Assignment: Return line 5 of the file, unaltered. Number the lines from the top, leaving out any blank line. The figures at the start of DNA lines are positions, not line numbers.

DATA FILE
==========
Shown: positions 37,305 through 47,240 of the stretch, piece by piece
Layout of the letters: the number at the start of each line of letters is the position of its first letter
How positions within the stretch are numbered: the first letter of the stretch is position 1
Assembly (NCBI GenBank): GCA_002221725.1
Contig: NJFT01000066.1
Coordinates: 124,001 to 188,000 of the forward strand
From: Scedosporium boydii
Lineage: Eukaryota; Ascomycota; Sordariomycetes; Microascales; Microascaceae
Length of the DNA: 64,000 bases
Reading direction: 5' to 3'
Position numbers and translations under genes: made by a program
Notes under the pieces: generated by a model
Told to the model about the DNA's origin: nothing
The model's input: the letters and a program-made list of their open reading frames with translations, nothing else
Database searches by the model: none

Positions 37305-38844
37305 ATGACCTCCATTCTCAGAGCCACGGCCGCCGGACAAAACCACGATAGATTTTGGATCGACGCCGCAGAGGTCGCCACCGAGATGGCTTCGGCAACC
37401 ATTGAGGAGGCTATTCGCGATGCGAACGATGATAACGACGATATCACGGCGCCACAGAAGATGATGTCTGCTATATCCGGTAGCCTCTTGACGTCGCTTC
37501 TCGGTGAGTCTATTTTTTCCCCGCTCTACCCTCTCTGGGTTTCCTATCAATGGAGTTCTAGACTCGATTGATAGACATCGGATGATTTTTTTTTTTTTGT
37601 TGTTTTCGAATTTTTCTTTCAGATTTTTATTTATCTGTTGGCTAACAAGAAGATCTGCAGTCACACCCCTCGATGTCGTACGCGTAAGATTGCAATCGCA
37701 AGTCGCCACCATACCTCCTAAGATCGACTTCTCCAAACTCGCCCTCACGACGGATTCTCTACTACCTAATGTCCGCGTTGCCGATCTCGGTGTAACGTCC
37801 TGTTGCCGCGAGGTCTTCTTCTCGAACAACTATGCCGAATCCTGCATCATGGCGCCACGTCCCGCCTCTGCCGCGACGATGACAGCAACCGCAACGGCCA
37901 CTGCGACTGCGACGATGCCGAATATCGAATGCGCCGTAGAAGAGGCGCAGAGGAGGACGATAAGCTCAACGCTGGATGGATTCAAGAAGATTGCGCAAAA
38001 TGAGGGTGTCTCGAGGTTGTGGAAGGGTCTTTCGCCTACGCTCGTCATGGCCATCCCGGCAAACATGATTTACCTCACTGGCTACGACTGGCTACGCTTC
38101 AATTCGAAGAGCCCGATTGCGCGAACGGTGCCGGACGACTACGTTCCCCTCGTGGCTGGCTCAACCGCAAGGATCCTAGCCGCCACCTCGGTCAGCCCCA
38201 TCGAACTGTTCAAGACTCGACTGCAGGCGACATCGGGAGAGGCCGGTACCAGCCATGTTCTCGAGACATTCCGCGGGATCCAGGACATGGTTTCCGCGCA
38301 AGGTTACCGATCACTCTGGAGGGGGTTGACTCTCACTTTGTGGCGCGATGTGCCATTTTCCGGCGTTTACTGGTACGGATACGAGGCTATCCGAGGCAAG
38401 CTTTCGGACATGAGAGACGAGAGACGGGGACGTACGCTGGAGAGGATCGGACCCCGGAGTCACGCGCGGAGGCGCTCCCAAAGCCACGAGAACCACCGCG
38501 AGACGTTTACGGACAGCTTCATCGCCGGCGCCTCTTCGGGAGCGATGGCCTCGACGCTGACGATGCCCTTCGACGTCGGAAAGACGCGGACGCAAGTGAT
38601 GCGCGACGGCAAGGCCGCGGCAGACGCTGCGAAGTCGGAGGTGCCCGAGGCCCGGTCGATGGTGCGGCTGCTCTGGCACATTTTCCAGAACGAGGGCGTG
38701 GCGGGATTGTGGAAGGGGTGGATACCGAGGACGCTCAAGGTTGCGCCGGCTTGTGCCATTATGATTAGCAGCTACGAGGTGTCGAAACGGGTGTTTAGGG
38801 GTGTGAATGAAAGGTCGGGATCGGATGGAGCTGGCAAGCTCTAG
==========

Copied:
Contig: NJFT01000066.1